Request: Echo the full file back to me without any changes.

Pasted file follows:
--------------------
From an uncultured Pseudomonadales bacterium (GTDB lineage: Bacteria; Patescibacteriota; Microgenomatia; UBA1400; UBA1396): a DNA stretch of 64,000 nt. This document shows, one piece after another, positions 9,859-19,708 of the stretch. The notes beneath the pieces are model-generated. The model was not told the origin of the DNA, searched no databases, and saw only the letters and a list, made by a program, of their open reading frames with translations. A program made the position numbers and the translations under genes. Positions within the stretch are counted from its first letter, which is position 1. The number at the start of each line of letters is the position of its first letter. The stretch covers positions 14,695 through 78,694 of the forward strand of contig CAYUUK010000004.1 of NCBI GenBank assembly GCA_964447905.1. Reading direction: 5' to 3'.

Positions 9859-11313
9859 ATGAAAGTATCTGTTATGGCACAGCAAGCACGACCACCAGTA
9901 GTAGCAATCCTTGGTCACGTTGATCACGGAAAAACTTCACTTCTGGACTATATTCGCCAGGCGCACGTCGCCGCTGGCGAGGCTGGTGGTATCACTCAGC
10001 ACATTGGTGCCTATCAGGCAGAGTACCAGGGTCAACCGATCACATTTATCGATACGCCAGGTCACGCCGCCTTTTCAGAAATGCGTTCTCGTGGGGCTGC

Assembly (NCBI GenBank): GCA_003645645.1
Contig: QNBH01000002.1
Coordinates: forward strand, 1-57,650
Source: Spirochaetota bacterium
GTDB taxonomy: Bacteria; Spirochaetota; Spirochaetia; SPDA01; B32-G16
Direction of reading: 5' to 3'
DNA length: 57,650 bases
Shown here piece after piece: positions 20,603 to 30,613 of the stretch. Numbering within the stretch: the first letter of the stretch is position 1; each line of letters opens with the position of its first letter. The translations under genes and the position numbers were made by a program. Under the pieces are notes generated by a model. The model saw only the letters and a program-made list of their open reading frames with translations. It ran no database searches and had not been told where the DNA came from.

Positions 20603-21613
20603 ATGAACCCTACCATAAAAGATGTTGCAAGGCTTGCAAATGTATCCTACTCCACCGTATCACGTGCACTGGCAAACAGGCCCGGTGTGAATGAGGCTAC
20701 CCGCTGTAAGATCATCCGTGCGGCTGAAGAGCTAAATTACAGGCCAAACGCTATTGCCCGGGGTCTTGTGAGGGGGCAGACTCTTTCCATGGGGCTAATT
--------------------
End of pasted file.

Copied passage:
From an uncultured Pseudomonadales bacterium (GTDB lineage: Bacteria; Patescibacteriota; Microgenomatia; UBA1400; UBA1396): a DNA stretch of 64,000 nt. This document shows, one piece after another, positions 9,859-19,708 of the stretch. The notes beneath the pieces are model-generated. The model was not told the origin of the DNA, searched no databases, and saw only the letters and a list, made by a program, of their open reading frames with translations. A program made the position numbers and the translations under genes. Positions within the stretch are counted from its first letter, which is position 1. The number at the start of each line of letters is the position of its first letter. The stretch covers positions 14,695 through 78,694 of the forward strand of contig CAYUUK010000004.1 of NCBI GenBank assembly GCA_964447905.1. Reading direction: 5' to 3'.

Positions 9859-11313
9859 ATGAAAGTATCTGTTATGGCACAGCAAGCACGACCACCAGTA
9901 GTAGCAATCCTTGGTCACGTTGATCACGGAAAAACTTCACTTCTGGACTATATTCGCCAGGCGCACGTCGCCGCTGGCGAGGCTGGTGGTATCACTCAGC
10001 ACATTGGTGCCTATCAGGCAGAGTACCAGGGTCAACCGATCACATTTATCGATACGCCAGGTCACGCCGCCTTTTCAGAAATGCGTTCTCGTGGGGCTGC

Assembly (NCBI GenBank): GCA_003645645.1
Contig: QNBH01000002.1
Coordinates: forward strand, 1-57,650
Source: Spirochaetota bacterium
GTDB taxonomy: Bacteria; Spirochaetota; Spirochaetia; SPDA01; B32-G16
Direction of reading: 5' to 3'
DNA length: 57,650 bases
Shown here piece after piece: positions 20,603 to 30,613 of the stretch. Numbering within the stretch: the first letter of the stretch is position 1; each line of letters opens with the position of its first letter. The translations under genes and the position numbers were made by a program. Under the pieces are notes generated by a model. The model saw only the letters and a program-made list of their open reading frames with translations. It ran no database searches and had not been told where the DNA came from.

Positions 20603-21613
20603 ATGAACCCTACCATAAAAGATGTTGCAAGGCTTGCAAATGTATCCTACTCCACCGTATCACGTGCACTGGCAAACAGGCCCGGTGTGAATGAGGCTAC
20701 CCGCTGTAAGATCATCCGTGCGGCTGAAGAGCTAAATTACAGGCCAAACGCTATTGCCCGGGGTCTTGTGAGGGGGCAGACTCTTTCCATGGGGCTAATT